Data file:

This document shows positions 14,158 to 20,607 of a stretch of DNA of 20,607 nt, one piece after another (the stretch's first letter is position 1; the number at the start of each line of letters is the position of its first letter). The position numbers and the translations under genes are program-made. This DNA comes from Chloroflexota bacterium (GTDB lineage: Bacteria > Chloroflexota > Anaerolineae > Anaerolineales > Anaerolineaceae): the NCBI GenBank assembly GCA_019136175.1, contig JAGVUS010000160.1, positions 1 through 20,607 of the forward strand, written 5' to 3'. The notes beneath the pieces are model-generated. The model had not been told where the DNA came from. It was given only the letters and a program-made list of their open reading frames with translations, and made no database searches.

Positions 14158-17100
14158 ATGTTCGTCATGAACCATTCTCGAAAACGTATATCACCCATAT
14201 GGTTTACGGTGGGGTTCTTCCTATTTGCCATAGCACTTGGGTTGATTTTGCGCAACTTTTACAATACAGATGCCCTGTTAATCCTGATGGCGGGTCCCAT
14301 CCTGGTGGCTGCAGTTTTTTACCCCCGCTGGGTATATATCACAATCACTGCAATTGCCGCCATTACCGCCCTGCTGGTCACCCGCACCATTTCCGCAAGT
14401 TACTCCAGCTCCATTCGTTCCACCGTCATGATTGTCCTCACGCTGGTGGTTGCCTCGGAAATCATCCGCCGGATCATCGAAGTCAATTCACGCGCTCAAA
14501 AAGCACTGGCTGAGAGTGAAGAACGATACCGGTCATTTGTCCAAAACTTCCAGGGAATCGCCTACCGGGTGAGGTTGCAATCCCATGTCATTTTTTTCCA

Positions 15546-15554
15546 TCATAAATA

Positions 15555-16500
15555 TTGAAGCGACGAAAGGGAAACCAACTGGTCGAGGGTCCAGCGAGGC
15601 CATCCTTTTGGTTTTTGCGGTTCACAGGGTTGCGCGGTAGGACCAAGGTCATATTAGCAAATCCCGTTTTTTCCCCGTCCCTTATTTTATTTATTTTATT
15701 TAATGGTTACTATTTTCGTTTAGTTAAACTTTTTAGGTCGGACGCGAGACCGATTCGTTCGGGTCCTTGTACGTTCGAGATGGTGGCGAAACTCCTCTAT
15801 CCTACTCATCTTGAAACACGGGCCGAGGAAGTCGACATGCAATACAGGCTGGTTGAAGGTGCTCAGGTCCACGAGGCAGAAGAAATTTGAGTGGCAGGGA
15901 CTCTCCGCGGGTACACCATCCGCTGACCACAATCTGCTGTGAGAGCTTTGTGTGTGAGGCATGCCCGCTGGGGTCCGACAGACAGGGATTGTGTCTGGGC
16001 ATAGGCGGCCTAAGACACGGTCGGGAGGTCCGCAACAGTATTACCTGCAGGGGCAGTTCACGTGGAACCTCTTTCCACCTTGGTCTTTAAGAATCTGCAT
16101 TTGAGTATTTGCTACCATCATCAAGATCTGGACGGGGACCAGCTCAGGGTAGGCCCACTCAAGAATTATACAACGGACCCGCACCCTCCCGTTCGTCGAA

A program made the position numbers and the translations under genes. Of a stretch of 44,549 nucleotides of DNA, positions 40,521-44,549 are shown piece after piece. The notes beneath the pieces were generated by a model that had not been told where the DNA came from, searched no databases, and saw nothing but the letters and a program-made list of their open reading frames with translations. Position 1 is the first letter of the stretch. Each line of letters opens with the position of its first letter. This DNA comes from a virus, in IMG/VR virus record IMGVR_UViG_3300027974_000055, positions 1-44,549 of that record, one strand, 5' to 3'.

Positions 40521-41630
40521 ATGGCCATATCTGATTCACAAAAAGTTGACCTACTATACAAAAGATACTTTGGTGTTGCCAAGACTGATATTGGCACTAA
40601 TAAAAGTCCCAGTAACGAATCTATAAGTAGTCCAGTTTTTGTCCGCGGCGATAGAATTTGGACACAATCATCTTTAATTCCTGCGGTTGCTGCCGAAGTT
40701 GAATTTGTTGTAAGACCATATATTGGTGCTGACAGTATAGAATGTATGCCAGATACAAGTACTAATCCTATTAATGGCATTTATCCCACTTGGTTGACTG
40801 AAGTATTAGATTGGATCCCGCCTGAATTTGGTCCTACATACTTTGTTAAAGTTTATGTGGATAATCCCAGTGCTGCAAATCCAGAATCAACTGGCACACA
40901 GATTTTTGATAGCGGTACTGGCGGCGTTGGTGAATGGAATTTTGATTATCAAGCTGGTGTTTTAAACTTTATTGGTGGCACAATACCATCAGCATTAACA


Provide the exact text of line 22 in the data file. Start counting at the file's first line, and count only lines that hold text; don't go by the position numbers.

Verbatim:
40701 GAATTTGTTGTAAGACCATATATTGGTGCTGACAGTATAGAATGTATGCCAGATACAAGTACTAATCCTATTAATGGCATTTATCCCACTTGGTTGACTG